Guidelines for Drug Donations - Revised 1999
(1999; 24 pages) [French] [Spanish] Voir le document au format PDF
Table des matières
Afficher le documentChanges incorporated into the 1999 edition
Afficher le documentI. Introduction
Afficher le documentII. The need for guidelines
Afficher le documentIII. Core principles
Fermer ce répertoireIV. Guidelines for drug donations
Afficher le documentSelection of drugs
Afficher le documentQuality assurance and shelf-life
Afficher le documentPresentation, packing and labelling
Afficher le documentInformation and management
Ouvrir ce répertoire et afficher son contenuV. Other ways donors can help
Ouvrir ce répertoire et afficher son contenuVI. How to implement a policy on drug donations
Afficher le documentAnnex: Examples of problems with drug donations
Afficher le documentAcknowledgements
Afficher le documentReferences
Afficher le documentBack Cover
 

Quality assurance and shelf-life

4. All donated drugs should be obtained from a reliable source and comply with quality standards in both donor and recipient country. The WHO Certification Scheme on the Quality of Pharmaceutical Products Moving in International Commerce7 should be used.

Justification and explanation

This provision prevents double standards: drugs of unacceptable quality in the donor country should not be donated to other countries. Donated drugs should be authorized for sale in the country of origin, and manufactured in accordance with international standards of Good Manufacturing Practice (GMP).

Possible exceptions

In acute emergencies the use of the WHO Certification Scheme may not be practical. However, if it is not used, a justification should be given by the donor. When donors provide funds to purchase drugs from local producers, those which comply with national standards should not be excluded on the sole grounds that they do not meet quality standards of the donor country.

5. No drugs should be donated that have been issued to patients and then returned to a pharmacy or elsewhere, or were given to health professionals as free samples.

Justification and explanation

Patients return unused drugs to a pharmacy to ensure their safe disposal; the same applies to drug samples that have been received by health workers. In most countries it is not allowed to issue such drugs to other patients, because their quality cannot be guaranteed. For this reason returned drugs should not be donated either. In addition to quality issues, returned drugs are very difficult to manage at the receiving end because of broken packages and the small quantities involved.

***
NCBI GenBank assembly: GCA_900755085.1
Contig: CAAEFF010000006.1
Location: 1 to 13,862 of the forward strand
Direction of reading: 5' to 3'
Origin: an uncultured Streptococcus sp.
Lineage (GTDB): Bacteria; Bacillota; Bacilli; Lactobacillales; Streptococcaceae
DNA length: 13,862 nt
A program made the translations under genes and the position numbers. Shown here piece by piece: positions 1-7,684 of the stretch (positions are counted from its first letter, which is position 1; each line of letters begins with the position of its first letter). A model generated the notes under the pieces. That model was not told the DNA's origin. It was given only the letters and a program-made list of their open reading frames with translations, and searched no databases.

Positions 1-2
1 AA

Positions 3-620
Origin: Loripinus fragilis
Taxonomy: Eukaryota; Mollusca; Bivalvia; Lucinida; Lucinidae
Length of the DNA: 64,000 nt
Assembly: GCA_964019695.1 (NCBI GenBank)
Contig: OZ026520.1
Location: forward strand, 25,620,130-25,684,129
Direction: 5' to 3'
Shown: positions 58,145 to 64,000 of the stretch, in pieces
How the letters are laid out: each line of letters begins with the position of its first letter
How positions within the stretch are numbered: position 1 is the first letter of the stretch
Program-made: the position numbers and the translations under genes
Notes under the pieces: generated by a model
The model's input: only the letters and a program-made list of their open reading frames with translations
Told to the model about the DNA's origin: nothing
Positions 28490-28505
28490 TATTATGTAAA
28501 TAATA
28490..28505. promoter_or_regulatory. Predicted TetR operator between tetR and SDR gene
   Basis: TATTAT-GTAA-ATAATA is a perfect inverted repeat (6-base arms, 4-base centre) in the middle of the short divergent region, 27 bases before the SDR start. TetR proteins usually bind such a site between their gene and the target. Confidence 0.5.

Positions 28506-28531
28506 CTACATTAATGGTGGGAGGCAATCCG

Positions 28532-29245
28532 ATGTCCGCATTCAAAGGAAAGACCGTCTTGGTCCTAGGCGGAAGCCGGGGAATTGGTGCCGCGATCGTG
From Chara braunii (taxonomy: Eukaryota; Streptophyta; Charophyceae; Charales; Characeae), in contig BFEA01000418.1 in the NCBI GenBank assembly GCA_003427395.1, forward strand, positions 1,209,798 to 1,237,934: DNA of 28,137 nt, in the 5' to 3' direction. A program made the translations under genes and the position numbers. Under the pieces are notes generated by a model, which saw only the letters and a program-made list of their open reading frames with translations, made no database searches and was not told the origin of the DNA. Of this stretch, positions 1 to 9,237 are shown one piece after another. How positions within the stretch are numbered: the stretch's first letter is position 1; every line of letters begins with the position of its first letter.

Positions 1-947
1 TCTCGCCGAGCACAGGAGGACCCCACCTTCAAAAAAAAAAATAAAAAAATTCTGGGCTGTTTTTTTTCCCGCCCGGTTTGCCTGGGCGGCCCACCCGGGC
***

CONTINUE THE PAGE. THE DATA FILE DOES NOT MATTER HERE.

6. After arrival in the recipient country all donated drugs should have a remaining shelf-life of at least one year. An exception may be made for direct donations to specific health facilities, provided that: the responsible professional at the receiving end acknowledges that (s)he is aware of the shelf-life; and that the quantity and remaining shelf-life allow for proper administration prior to expiration. In all cases it is important that the date of arrival and the expiry dates of the drugs be communicated to the recipient well in advance.

Justification and explanation

In many recipient countries, and especially under emergency situations, there are logistical problems. Very often the regular drug distribution system has limited possibilities for immediate distribution. Regular distribution through different storage levels (e.g. central store, provincial store, district hospital) may take six to nine months. This provision especially prevents the donation of drugs just before their expiry, as in most cases such drugs would only reach the patient after expiry. It is important that the recipient official responsible for acceptance of the donation is fully aware of the quantities of drugs being donated, as overstocking may lead to wastage. The argument that short-dated products can be donated in the case of acute emergencies, because they will be used rapidly, is incorrect. In emergency situations the systems for reception, storage and distribution of drugs are very often disrupted and overloaded, and many donated drugs tend to accumulate.

Additional exception

Besides the possible exception for direct donations mentioned above, an exception should be made for drugs with a total shelf-life of less than two years, in which case at least one-third of the shelf-life should remain.

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